|VOLUME 5 | ISSUE 4||April 2007|
In This Issue
USU Alumni Spotlight - Jay Miller
Jay Miller has worked with Arkansas State Parks for 30 years, first as state trails coordinator and state park planner, and for the past twenty-two years as Administrator of Program Services.
As head of the Program Services division, Mr. Miller is responsible for interpretation, publications, and exhibits, and oversees training and direction for the interpretation and education programs within Arkansas ’s 52 state parks and museums. The park system employs approximately 60 full and part-time park interpreters who present over 40,000 programs annually. The Arkansas State Park interpretation/education program has received numerous national and regional awards for excellence in exhibits, publications and interpretation including “Excellence in Interpretive Support” from the National Association for Interpretation. Mr. Miller was named the 2005 Distinguished Professional Interpreter in Region VI of the National Association for Interpretation, and in 2006 was named NAI’s Master Interpretive Manager.
In addition to his work with Arkansas State Parks, Mr. Miller is a consultant to agencies and private entities. He developed audiovisual programs for Grand Canyon National Park , Dinosaur National Monument and Hot Springs National Park . He designs brochures and indoor and wayside exhibits, and leads workshops on interpretation training, planning and exhibit design. For several years he has taught Interpretation of Historic Sites in the public history graduate program at the University of Arkansas at Little Rock . He is a trainer and consultant, and a frequent speaker at Conferences, including the 2007 Arkansas Governor’s Conference on Tourism, and the Interpreting World Heritage Conferences in Puerto Rico and Vancouver
Mr. Miller spent six weeks in Madagascar as a consultant to the Madagascar National Park Service; and in Bolivia he developed the interpretation plan for the Flor de Oro ecolodge complex at Noel Kempff Mercado National Park , and recently was part of a five country NAI interpretive team to South Korea . He served on the advisory committee for the ArkansasEcotourism Development Manual; and he continues to enjoy traveling America ’s rivers as guest naturalist on the historic Delta Queen steamboat.
Mr. Miller received his Bachelor’s degree from Ouachita University and a Master of Science in Forest Recreation Management with an emphasis in interpretation from Utah State University . He is a Certified Public Manager, a Certified Interpretive Planner, and a Certified Interpretive Trainer. He is married to Janée Norsworthy Miller and has three daughters: Jennifer , Jordan and Jameson.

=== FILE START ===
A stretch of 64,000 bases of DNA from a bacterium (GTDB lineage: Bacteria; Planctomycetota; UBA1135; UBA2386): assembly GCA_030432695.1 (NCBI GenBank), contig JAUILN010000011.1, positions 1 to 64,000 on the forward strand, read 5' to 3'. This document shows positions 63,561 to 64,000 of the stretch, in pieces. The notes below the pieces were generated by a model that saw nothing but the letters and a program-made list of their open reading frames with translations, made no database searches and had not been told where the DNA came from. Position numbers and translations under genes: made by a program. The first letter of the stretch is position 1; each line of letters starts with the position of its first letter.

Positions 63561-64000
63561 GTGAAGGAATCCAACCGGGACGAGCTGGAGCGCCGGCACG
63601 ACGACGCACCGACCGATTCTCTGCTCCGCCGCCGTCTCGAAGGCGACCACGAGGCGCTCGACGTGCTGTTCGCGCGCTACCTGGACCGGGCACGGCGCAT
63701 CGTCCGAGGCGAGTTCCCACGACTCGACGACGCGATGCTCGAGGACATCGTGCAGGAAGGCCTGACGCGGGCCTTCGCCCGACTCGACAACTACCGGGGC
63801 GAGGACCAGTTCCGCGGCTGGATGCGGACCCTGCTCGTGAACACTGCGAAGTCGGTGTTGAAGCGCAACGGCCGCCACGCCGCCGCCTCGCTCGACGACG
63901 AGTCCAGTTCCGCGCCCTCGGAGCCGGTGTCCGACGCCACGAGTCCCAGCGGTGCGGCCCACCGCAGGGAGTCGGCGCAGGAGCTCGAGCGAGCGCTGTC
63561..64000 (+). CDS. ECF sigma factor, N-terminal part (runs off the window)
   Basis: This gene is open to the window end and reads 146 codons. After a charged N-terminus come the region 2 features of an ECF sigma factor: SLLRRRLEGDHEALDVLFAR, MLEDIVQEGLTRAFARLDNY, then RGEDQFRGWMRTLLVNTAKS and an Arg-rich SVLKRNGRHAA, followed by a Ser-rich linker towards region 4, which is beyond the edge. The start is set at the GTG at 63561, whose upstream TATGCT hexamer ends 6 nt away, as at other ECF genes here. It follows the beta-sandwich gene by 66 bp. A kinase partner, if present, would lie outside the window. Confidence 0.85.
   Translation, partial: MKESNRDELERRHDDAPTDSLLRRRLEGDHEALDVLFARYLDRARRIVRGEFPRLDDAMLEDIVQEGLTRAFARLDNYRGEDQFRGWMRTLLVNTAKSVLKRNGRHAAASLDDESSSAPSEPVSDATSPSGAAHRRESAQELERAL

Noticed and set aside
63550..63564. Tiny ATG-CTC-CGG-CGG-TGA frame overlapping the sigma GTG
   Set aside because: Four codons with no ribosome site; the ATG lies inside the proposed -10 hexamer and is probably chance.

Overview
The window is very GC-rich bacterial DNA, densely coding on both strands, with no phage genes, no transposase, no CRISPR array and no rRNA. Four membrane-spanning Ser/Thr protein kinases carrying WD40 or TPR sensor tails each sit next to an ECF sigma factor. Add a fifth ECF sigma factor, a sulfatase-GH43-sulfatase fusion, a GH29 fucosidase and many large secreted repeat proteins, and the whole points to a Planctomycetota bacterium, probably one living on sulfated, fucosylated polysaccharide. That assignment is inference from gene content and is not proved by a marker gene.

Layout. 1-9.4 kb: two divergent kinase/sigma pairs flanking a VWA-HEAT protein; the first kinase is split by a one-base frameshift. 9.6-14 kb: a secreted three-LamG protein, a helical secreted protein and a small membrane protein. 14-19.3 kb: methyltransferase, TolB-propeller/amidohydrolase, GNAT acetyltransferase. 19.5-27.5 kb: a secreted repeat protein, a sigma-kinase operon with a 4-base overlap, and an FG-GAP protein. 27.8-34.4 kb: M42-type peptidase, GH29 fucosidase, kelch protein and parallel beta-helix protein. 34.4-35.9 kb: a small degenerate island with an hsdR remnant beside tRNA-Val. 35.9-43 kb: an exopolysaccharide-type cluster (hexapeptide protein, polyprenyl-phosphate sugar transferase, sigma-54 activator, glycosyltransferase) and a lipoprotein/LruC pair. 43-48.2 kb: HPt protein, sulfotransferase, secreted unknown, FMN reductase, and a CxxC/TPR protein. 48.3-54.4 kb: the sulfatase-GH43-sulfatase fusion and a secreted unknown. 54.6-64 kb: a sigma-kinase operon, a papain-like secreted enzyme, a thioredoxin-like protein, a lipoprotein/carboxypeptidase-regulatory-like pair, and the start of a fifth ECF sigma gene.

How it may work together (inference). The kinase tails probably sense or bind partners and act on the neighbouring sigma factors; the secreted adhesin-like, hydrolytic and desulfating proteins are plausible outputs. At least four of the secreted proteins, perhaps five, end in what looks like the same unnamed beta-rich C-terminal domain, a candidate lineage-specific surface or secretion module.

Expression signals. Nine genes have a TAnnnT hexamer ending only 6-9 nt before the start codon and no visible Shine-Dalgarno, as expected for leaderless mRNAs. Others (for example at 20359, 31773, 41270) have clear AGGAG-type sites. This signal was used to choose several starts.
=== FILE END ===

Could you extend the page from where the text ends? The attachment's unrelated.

USU College of Ed Ranks High on U.S. News and World Report List
In U.S. News and World Report’s 2008 America’s Best Graduate Schools list, Utah State University’s College of Education and Human Services earned a spot at number 26. With over 1,100 schools on the list, this year’s ranking puts the CEHS among the top two percent of graduate schools in the country.
The CEHS has ranked in the top 50 on the America’s Best Graduate Schools list for the past nine years. This year’s ranking represents a significant jump up the list. This jump is due to a number of new programs, including projects dealing with autism research, arts education, and communicative disorders.
On a similar note, the CEHS was also ranked second in the country in total research dollars received. Only Teacher’s College at Columbia University raised more external funds.
USU Museum of Anthropology Receives Major Gift
The Utah State University Museum of Anthropology was the recipient of a generous gift of ethnographic and archaeological items from the collection of Lyman and Vivian Willardson. The gift includes such spectacular treasures as a Voodoo mask from Haiti, wood carvings from Africa, and rugs from the Middle East.
Lyman S. Willardson earned a master’s degree from USU and worked as an irrigation and drainage engineering throughout the world. It was during his travels that the family was able to collect so many precious artifacts. He also taught irrigation and drainage engineering at Utah State. Mr. Willardson passed away on October 4, 2005.
Mrs. Willardson is also an Aggie, graduating with a degree in home economics. She served as a teacher for many years and currently lives in an assisted living home in Logan.
The collection is available for viewing at the USU Museum of Anthropology.
Aggie Musicians Travel to New York City
The Chamber Music America national conference draws attendees from around the nation. This year, faculty and students from Utah State were among those invited to New York City to mentor, teach, and perform for the next generation of musicians.
At the conference, the USU students had the chance to perform and interact with elementary school students. This gave the USU students a unique opportunity to see what it’s like to teach younger kids about music.